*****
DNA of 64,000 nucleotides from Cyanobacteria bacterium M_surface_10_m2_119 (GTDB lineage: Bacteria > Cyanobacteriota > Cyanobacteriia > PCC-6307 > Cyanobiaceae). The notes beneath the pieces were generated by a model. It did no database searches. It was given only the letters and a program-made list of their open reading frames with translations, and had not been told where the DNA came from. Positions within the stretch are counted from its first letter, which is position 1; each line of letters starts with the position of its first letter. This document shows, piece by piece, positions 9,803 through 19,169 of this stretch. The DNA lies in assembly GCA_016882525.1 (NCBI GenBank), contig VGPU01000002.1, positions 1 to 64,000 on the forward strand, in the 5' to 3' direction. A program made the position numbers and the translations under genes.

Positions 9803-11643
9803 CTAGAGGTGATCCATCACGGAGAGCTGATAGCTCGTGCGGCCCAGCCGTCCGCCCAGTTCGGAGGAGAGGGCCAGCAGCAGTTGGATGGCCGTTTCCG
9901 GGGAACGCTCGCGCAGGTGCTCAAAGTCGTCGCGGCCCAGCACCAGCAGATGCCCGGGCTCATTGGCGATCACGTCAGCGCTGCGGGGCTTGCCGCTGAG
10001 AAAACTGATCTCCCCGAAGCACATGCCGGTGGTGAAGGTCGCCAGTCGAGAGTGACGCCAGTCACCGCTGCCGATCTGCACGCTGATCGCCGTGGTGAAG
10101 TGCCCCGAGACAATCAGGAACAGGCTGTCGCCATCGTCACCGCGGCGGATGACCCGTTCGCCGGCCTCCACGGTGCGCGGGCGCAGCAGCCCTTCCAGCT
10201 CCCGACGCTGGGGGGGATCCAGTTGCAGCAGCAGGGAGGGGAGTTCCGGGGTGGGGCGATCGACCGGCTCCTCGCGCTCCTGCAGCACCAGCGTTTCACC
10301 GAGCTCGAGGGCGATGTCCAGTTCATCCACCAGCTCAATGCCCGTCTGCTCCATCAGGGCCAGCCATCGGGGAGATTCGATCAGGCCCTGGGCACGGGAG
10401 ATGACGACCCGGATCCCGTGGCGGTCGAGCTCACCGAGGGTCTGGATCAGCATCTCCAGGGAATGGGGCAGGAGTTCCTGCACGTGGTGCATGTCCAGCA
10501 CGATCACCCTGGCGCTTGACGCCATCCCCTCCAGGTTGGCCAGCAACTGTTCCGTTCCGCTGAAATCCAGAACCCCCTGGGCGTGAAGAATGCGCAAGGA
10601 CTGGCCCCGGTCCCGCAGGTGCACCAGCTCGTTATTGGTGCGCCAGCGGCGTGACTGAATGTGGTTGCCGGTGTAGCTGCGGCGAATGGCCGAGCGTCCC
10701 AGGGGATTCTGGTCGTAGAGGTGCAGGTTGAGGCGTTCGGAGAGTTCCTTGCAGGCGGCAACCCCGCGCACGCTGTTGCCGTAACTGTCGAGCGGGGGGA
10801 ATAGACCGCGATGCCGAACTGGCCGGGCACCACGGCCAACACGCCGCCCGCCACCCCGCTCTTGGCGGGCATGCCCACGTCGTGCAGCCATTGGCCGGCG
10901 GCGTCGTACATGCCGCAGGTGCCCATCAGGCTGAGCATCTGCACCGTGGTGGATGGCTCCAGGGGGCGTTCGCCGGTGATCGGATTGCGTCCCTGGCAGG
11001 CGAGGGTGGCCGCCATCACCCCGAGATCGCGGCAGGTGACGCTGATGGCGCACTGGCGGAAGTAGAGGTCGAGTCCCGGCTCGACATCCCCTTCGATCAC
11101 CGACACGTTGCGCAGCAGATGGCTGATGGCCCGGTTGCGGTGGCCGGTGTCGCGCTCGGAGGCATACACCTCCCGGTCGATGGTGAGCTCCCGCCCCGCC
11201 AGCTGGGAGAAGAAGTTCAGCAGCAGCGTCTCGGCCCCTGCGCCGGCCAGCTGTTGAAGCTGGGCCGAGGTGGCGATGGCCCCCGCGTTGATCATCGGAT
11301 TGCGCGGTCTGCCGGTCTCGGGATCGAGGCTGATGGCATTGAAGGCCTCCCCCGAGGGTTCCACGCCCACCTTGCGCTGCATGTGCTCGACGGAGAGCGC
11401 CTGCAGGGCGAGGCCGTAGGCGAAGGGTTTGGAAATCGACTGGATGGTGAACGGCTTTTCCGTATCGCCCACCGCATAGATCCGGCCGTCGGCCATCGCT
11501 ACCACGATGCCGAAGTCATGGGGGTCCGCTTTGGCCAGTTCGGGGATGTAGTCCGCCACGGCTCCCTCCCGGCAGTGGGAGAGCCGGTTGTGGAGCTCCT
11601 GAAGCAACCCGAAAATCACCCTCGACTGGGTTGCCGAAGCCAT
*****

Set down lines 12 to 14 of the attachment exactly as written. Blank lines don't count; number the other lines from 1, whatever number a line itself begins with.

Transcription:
10701 AGGGGATTCTGGTCGTAGAGGTGCAGGTTGAGGCGTTCGGAGAGTTCCTTGCAGGCGGCAACCCCGCGCACGCTGTTGCCGTAACTGTCGAGCGGGGGGA
10801 ATAGACCGCGATGCCGAACTGGCCGGGCACCACGGCCAACACGCCGCCCGCCACCCCGCTCTTGGCGGGCATGCCCACGTCGTGCAGCCATTGGCCGGCG
10901 GCGTCGTACATGCCGCAGGTGCCCATCAGGCTGAGCATCTGCACCGTGGTGGATGGCTCCAGGGGGCGTTCGCCGGTGATCGGATTGCGTCCCTGGCAGG